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Sauer and Steiner
Sadly, there are not nearly as many ‘ah-ha’ moments these days... but I had a little one today.
I am not exactly sure where I got my ball pien hammer, but I do know that I have had it since the beginning. I tried several different ones; long handles, short handles and of course, different weights. The one I settled on is a little heavier than most people would likely use (the old adage of ‘Get a bigger hammer’ does not apply to piening a handplane together!). The head has come loose several times and it is currently wedged with a boxwood off-cut (Riley fixed our camping axe with a Rosewood wedge).
This hammer has become an extension of my hand- I know just where to hold it for various piening tasks and adjust my grip without even thinking about it. I know when to rotate my wrist a bit to direct the blows exactly where they are needed. It would be a very dark day if anything ever happened to it. A year or so ago I realized that the handle had a noticeable curve to it - not sure if I did that or if it came that way... might be a lefty thing.
The ball end has always been highly polished, but there was a fairly deep off centre pit which showed up from time to time on the piened surface. For some very odd reason, that pit annoyed me today so I did something about it right in the middle of piening a K13 shell. I went over to my disc sander and re-shaped the ball and went back to work. No more pit marks, but something had changed. It took piening a few dovetails to realize what it was. The surface of the dovetail was different but more importantly (and alarmingly), I was not able to see the precise location of the piening strike as I was making them. I have very good natural side light in the shop but the strikes were not nearly as clear as I was used to. I have always relied very heavily on light (natural or artificial) for feedback and this experience reiterated this fact. I stopped piening and looked at the end of the ball. It was no longer polished, so I got out some sandpaper to re-polished it.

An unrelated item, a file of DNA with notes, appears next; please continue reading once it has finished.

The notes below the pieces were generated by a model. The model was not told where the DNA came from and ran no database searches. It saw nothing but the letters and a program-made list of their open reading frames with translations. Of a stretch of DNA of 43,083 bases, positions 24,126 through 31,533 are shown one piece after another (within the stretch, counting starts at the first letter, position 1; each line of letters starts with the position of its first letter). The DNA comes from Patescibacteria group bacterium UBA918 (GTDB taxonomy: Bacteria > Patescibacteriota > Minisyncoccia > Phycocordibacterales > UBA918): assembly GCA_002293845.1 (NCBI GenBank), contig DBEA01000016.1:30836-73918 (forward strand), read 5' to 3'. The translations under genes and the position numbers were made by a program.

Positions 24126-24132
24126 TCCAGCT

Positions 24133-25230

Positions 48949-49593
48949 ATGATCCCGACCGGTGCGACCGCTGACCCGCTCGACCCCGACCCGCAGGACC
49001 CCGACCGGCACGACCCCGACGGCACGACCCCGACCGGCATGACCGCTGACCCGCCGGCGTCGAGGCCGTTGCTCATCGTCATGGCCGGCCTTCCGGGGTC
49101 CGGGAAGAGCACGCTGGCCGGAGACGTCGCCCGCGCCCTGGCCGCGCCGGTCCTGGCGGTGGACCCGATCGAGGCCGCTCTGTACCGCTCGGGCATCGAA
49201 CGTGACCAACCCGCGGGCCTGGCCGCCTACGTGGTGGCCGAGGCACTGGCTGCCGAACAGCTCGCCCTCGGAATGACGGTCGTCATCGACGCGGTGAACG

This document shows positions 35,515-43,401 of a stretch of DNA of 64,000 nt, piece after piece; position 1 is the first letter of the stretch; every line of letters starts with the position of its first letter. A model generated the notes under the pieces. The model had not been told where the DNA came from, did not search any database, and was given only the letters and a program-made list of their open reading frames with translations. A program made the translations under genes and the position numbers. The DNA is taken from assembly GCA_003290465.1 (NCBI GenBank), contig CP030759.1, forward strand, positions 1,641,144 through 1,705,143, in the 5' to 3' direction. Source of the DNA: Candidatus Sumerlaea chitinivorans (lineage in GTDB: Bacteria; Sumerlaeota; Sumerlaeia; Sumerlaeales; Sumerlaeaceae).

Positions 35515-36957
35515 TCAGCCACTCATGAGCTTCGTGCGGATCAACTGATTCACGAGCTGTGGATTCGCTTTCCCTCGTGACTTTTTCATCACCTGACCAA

It only took a few minutes, and after the first 2 or 3 strikes I was back in business - much clearer piening strikes and the surface finish I was used to.
I am going to assume that this is common knowledge for blacksmiths - keep your hammers polished to aid in locating the hammer blows, but since I have no formal blacksmith training (nor planemaking for that matter!) this was a bit of an ‘ah-ha’ moment for me.
The photo below shows the difference between the two. The freshly disc sanded ball pien blows on the left dovetail and the re-polished ball pien blows on the right dovetail. Click on the image for a larger view - the difference between the two should be very clear.
On another note, I want to thank all the Porsche loving people who wrote to talk about their 911’s, 356’s or their love of Porsche in general. It was great to make another connection. Sadly, the 356 has been returned to its owner, but Moe (who works at the shop) tells me a 911 will be coming in shortly - I can’t wait to see it!
And I may as well toss this out there too... if anyone has, or knows of a 1971 (my birth year) 911 that is for sale please let me know. I could make a heck of a lot of planes... just sayin :)
It does not need to be restored at all, in fact, I would like to take it on as a bit of a restoration project... now that I know how a ball pien hammer is supposed to look.